Congratulations to Shri T. V. Gopalakrishnan on being appointed as the Sangeetha Kalanidhi designate for 2014 by the Madras Music Academy! This is a richly deserved title to a multifaceted genius.
My experience with TVG sir is primarily as a mrudangam maestro. I have had the privilege of hearing him play live in Chennai several times, and each is an unforgettable experience. Even at his age, his speed, vigor, and stamina are indescribable. He has pioneered new playing techniques on the mrudangam, including new ways to play melodic notes on the thoppi (left or bass side). He pioneered a new type of drumhead for the valanthalai (right or treble side), the kambi type (complementary to the traditional kucchi or kappi). The kambi valanthalai is prepared by insertion of a very thin metal (usually copper) wire underneath the meetu skin. My mrudangam maker in Chennai has told me that these are extremely difficult to make, as the wire is prone to puncturing the skin (once the skin has a hole, it loses any ability to make the desired sound). But when done properly, these mrudangams are renowned for their rather exaggerated sound in the dhin and chapu strokes. Their harmonics can last up to 20 seconds!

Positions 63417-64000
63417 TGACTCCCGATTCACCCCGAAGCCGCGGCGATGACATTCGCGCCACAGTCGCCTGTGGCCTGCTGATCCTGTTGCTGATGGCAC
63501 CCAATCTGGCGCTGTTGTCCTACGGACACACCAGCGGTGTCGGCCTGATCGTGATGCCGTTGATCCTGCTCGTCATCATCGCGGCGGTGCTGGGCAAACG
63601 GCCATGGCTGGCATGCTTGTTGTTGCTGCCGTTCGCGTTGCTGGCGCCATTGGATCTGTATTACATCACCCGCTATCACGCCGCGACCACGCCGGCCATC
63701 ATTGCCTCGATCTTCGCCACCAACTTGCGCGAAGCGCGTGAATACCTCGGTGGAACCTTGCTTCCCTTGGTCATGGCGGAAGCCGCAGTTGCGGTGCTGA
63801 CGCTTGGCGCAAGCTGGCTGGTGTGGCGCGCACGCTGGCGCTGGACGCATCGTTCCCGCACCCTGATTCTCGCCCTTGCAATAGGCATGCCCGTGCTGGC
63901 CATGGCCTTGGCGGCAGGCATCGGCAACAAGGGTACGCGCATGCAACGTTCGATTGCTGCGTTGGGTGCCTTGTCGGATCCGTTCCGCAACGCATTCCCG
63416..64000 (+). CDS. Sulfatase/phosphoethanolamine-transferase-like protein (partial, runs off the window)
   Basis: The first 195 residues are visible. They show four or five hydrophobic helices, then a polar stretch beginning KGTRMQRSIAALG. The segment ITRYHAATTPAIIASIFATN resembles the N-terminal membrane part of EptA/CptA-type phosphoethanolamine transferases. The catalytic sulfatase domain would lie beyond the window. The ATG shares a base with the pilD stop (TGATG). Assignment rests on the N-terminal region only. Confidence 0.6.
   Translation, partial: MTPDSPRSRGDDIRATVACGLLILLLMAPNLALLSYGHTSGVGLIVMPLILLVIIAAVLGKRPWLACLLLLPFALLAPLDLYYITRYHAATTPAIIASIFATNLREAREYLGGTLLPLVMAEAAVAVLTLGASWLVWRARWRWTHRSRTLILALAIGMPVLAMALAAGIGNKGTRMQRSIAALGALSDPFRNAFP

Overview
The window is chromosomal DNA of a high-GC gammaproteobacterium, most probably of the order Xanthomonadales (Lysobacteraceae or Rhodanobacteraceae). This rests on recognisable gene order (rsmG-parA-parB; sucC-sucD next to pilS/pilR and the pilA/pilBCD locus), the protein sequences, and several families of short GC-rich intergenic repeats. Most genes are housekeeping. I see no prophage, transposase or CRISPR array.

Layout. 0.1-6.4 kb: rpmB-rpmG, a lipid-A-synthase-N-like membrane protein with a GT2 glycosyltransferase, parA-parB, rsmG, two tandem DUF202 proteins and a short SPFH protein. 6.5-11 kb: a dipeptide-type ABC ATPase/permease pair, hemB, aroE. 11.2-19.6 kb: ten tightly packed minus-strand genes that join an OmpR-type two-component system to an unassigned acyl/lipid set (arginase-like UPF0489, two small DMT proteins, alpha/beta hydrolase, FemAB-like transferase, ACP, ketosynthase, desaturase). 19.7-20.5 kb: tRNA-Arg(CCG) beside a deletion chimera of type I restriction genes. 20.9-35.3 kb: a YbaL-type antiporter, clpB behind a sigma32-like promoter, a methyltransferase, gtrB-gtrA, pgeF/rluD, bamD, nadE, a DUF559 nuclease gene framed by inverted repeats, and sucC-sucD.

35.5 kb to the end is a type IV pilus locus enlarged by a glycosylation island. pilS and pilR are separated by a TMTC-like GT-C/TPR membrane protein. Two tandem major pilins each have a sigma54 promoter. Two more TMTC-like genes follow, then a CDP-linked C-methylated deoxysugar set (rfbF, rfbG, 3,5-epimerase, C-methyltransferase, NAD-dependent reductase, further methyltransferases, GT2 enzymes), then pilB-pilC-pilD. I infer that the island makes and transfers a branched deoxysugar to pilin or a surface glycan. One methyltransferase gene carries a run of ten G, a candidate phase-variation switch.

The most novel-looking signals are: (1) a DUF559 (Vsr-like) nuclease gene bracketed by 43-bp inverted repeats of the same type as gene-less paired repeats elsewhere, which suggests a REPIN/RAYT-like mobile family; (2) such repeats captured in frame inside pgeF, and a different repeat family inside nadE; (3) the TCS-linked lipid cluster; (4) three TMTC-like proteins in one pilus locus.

TVG sir also uses a wooden stand for the mrudangam, as opposed to the traditional posture of resting the instrument on the calf of the right leg.
(Chittibabu (veena) with a young T. V. Gopalakrishnan on mrudangam)
TVG sir is also an excellent vocalist and violinist. Unfortunately I have not had the opportunity yet to hear his violin, but Vidwan S. Varadarajan is his most famous violin student and is a torchbearer of TVG sir’s style of violin playing.
On the other hand, I have had the good fortune to hear TVG sir’s vocal music. My aunt worked with him for a year or so and helped him publish a book on voice culture. Around that time, I attended TVG sir’s lecdem at the Madras Music Academy (during the December 2007 music season) on different types of thanam. My aunt helped prepare the powerpoint slides for the lecdem. I vividly recall TVG sir’s demonstration of the various aspects of thanam, as taught to him by Chembai Vaidyanatha Bhagavathar. Most notably, I remember him demonstrating a type of thanam sounding like that of a frog croaking! Not surprisingly, he received the best lecture demonstration award that year, if my memory serves me correctly.
(TVG (vocal), L Shankar? (violin), and Palghat Raghu (mrudangam))
TVG sir has several mrudangam students, but so far the ones I have heard are Ambur Padmanabhan and Vijay Natesan. I distinctly remember last December Vijay Natesan performed with Bharat Sundar at the Music Academy; after a brilliant thani by Vijay Natesan, I saw TVG sir get up and leave…but not before giving his student a big two thumbs up!
This is a thani from a concert of Dr. M. Balamuralikrishna in Bombay (don’t know what year or sabha, unfortunately). The uniqueness of TVG sir’s style is amply evident here.